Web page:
Northumberlandia, created by landscape artist Charles Jencks and described as the world's biggest human landform, is being finished with a bespoke seed mix.
The landscape, in the shape of a reclining woman, needed a more technical method of seeding because of its curvaceous form on the Blagdon Estate near Cramlington (HW, 16 March).
"People unconsciously empathise with forms that relate to their physiognomy, particularly the face and torso," said Jencks. "The far-off Cheviot Hills are pulled into the foreground by the similar curves of the body."
DLF Trifolium Johnsons and seeding company CDTS teamed up to create and apply the bespoke mix, which will put the finishing touches to a project first mooted a decade ago and funded by the estate and Banks Group.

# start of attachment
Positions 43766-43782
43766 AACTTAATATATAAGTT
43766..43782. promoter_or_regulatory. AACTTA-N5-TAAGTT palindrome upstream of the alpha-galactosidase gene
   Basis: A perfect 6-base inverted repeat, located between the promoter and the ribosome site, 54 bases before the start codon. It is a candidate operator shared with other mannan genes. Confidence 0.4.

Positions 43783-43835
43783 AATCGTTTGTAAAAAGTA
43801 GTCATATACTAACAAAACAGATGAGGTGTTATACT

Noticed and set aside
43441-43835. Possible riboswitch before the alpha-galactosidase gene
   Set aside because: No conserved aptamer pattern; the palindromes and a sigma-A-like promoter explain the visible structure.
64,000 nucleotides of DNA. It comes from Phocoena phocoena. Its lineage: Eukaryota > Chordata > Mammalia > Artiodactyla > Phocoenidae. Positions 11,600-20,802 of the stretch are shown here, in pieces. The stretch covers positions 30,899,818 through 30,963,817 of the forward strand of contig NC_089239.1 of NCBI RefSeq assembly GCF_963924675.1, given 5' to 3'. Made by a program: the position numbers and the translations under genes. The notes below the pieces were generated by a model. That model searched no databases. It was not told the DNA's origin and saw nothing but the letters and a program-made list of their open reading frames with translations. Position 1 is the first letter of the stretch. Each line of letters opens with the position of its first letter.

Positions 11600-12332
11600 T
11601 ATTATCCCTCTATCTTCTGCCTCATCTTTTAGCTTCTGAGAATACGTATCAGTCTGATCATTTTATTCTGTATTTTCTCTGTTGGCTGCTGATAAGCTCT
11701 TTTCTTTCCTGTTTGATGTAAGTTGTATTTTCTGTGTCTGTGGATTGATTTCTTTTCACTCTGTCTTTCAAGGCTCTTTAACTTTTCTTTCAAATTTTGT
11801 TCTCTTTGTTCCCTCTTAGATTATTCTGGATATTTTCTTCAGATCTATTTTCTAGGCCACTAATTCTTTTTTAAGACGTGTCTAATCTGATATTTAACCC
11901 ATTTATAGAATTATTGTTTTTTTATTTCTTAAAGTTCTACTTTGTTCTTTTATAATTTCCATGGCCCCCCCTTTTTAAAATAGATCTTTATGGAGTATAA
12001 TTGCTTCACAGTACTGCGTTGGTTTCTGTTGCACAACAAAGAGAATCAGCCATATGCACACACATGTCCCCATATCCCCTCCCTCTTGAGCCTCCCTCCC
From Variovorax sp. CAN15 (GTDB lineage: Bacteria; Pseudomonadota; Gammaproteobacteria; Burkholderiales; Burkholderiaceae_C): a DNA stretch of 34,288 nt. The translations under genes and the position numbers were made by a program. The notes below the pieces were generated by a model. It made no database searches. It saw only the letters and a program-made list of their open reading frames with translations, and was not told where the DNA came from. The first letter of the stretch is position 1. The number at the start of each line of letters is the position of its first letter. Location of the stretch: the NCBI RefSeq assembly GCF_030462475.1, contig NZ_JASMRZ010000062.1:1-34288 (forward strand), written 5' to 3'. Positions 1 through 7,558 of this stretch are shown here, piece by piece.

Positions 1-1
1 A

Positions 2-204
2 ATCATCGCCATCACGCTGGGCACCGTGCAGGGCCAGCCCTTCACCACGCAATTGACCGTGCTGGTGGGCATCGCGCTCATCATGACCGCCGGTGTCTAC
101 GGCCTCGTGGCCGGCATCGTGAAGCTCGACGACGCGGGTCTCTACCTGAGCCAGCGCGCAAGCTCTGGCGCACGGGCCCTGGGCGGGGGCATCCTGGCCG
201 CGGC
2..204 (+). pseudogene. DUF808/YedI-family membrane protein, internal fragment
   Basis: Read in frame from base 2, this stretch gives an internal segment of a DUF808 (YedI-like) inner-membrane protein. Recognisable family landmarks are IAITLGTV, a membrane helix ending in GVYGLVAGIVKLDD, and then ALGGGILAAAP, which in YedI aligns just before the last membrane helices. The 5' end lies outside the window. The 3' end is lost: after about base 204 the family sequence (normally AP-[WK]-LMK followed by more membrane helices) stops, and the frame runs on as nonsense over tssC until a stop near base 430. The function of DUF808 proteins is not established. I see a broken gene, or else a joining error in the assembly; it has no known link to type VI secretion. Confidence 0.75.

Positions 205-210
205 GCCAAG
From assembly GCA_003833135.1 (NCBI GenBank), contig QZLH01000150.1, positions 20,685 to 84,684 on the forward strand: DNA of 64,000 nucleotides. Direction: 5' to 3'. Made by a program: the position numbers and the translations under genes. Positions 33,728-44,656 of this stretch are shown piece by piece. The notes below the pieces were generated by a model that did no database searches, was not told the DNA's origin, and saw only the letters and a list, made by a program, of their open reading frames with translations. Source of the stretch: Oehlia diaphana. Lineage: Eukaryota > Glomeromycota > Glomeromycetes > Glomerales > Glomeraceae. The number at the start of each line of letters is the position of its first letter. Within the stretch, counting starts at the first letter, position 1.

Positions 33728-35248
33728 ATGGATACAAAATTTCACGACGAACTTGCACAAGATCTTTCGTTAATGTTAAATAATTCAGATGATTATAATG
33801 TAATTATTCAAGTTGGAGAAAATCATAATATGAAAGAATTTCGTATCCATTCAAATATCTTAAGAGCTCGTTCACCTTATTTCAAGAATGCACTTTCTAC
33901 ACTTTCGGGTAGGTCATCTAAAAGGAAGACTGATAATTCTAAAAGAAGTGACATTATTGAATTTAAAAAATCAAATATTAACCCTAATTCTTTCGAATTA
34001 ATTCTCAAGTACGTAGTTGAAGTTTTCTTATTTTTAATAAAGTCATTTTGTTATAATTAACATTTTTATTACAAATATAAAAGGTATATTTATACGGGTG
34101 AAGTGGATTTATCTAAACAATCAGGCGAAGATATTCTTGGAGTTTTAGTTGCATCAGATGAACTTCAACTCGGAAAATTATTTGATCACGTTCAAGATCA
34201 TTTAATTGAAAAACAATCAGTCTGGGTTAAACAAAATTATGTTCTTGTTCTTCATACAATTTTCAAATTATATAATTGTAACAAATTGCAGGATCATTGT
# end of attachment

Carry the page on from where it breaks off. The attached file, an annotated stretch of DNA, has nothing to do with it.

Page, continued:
Northumberlandia will form the centrepiece of a 19ha public park and is 34m high and 400m long. Around 1.5 million tonnes of soil and clay from a nearby surface mine were moved to create the undulating landscape.
"Hydroseeding was the only method that would deliver results," said CDTS North West manager James Thomson. "The contours required a seed mix with low maintenance, quick coverage and nitrogen building that would green up quickly."
The team sprayed a mix of microclover and grass, mulch, fertilisers and binders. Northumberlandia is due to open later this year.
"Our brief was to prepare a mix that was low-maintenance, drought-resistant, robust and able to cope with a low-nutrient environment. Microclover was the key because it helps to fix nutrients from the atmosphere. In the sloped environment, the soil is likely to leech nutrients, so cultivars that maintain levels were crucial for it to stay green."
- Paul Hadley, amenity sales manager, DLF Trifolium Johnsons